NCPA - National Center for Policy Analysis

2011 Property and Casualty Insurance Report Card

July 21, 2011

In this report by the Heartland Institute, researchers ask two basic questions about property and casualty insurance products: How free are consumers to choose the property and casualty insurance products they want?  And how free are insurers to provide the property and casualty insurance products consumers say they want?

  • Reviewing the data on insurance in 2011, there is once again a modest, uneven, but nonetheless real trend towards more freedom for consumers and businesses in the homeowners' and automobile insurance realms.
  • Although state-level insurance bureaucracies make it difficult, sometimes impossible, for insurers to offer consumers the products they need, want, and deserve, burdensome regulation shows signs of easing.

As with any complex policy issue -- particularly one where public policies differ in each of the

51 U.S. jurisdictions that regulate insurance -- progress did not happen evenly, and positive trends came along with negative ones.

For example:

  • With significant bipartisan majorities, Florida's legislature attempted to reduce the size and scope of the state's extensive insurance market interventions. Florida experienced a wave of insurer insolvencies resulting mostly from over-regulation of the market.
  • The widely accepted, pro-consumer practice of using credit scores to help determine insurance rates came under attack in Massachusetts, Michigan and Washington state. Despite significant state legislative action, however, no state actually passed a law banning the practice.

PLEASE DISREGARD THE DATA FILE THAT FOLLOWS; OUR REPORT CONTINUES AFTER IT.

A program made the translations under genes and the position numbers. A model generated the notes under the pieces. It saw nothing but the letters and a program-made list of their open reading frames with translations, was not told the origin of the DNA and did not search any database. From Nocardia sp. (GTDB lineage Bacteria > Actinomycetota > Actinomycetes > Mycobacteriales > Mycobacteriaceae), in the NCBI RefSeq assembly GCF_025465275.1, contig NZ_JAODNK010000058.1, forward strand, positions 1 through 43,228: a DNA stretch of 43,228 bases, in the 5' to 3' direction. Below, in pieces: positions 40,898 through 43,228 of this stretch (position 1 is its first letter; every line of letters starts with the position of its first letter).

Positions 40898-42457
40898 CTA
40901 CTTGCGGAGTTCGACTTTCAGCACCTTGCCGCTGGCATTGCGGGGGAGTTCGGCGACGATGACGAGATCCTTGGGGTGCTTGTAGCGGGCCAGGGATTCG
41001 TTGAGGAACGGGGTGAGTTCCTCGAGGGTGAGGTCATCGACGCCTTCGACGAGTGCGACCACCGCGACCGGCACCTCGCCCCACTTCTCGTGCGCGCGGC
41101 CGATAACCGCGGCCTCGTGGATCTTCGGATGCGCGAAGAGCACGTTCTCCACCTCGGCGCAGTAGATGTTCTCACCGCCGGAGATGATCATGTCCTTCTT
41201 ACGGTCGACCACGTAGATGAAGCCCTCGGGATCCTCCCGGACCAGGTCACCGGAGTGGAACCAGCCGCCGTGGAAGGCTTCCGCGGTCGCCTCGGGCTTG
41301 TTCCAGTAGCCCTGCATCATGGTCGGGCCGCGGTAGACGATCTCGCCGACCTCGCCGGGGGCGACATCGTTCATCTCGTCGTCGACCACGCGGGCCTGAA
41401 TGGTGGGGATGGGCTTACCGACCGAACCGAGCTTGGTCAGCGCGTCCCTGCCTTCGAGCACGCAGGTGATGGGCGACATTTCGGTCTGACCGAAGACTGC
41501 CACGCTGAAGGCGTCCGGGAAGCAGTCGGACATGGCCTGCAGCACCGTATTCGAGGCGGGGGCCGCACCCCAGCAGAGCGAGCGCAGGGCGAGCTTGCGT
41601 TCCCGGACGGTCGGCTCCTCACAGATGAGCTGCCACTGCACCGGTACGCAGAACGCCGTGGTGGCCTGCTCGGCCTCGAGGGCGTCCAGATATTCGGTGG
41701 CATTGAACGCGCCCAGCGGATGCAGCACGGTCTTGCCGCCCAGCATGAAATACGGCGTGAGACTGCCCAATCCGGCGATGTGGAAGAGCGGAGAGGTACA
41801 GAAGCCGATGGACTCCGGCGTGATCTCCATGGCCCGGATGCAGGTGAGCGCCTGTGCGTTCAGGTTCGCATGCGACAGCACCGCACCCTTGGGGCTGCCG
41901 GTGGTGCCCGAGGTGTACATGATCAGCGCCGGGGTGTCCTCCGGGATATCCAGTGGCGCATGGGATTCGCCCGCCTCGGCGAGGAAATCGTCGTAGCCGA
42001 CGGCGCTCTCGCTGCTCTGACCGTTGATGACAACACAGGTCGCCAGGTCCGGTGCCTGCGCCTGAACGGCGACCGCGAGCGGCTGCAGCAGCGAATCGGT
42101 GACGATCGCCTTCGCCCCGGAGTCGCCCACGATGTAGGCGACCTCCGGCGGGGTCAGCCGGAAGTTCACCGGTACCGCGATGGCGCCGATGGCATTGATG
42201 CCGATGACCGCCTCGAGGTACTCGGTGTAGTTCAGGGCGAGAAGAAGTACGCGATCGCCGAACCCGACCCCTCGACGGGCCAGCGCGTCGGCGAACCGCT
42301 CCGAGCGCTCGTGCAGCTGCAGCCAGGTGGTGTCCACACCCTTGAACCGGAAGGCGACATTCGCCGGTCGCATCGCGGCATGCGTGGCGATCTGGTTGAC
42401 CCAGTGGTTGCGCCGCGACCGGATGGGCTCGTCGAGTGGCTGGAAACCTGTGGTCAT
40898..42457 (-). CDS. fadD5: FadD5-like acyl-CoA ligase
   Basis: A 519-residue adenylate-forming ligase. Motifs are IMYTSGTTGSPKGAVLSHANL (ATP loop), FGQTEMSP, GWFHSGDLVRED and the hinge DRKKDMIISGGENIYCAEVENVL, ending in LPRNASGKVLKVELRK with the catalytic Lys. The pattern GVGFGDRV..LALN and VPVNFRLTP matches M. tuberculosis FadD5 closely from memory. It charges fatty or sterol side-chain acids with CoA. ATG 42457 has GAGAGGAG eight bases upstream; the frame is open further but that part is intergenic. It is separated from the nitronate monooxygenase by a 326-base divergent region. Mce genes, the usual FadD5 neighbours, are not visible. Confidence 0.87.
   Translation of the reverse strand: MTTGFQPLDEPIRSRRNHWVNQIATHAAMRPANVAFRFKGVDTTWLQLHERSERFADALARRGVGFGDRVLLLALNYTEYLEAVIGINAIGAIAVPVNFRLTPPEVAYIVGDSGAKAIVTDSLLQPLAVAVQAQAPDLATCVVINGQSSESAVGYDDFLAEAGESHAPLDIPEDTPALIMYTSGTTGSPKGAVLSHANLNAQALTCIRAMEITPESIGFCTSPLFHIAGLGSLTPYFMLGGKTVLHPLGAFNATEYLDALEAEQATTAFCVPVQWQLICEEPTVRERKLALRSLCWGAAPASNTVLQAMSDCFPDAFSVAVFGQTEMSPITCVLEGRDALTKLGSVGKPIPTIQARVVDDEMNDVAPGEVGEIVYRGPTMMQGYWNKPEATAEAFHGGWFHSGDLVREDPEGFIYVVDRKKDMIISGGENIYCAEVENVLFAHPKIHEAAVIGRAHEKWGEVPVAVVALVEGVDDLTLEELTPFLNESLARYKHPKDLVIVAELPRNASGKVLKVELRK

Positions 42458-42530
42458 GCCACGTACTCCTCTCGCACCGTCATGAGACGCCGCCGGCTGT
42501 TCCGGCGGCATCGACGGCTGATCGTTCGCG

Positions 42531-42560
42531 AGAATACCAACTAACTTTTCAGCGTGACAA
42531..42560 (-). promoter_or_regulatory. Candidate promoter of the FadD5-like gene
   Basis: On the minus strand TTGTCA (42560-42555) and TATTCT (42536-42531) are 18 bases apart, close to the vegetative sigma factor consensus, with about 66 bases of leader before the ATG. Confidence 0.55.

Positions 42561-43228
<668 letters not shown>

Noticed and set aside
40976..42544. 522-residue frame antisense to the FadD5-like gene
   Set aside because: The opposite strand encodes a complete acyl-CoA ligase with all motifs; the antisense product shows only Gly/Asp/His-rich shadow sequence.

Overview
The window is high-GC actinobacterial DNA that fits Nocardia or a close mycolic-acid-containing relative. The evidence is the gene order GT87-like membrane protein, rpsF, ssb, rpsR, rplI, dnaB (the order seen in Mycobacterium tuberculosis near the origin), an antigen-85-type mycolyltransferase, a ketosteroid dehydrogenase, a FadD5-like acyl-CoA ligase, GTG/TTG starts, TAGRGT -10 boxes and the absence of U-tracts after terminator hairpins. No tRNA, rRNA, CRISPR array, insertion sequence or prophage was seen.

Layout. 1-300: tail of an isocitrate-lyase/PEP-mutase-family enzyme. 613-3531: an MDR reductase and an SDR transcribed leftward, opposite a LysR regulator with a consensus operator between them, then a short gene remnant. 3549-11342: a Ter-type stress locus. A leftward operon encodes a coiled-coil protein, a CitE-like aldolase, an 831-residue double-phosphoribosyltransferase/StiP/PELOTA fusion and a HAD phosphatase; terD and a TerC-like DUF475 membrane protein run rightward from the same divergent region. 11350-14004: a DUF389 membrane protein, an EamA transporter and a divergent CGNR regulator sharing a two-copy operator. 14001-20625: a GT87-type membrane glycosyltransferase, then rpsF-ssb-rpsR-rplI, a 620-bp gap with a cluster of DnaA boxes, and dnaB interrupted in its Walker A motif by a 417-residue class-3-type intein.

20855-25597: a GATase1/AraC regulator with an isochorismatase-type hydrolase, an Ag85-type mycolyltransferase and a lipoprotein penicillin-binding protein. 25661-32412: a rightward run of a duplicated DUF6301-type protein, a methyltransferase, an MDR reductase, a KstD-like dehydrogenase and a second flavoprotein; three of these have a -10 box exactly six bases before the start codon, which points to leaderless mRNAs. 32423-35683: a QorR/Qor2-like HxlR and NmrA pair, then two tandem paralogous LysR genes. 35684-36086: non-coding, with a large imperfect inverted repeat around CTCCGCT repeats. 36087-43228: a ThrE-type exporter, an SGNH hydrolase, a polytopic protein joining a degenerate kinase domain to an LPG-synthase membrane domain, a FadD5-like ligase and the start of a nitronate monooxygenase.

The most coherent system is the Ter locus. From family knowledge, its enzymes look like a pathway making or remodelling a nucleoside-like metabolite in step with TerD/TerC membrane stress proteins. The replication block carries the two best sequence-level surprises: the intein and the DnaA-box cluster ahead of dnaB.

• Sweeping, market-restricting automobile insurance reforms in Massachusetts and Michigan gained significant support but did not pass legislatures in either state.
  • The Deep Water Horizon oil spill raised questions about certain types of commercial coverage and resulted in record-high claims for BP's insurers.
  • Major property and casualty insurers have not introduced a single major new personal lines property and casualty insurance product since modern homeowners' insurance became available in 1959.

Source: Eli Lehrer, "2011 Property and Casualty Insurance Report Card: A State-by-State Analysis of Regulatory Burden," Heartland Institute, June 2011.


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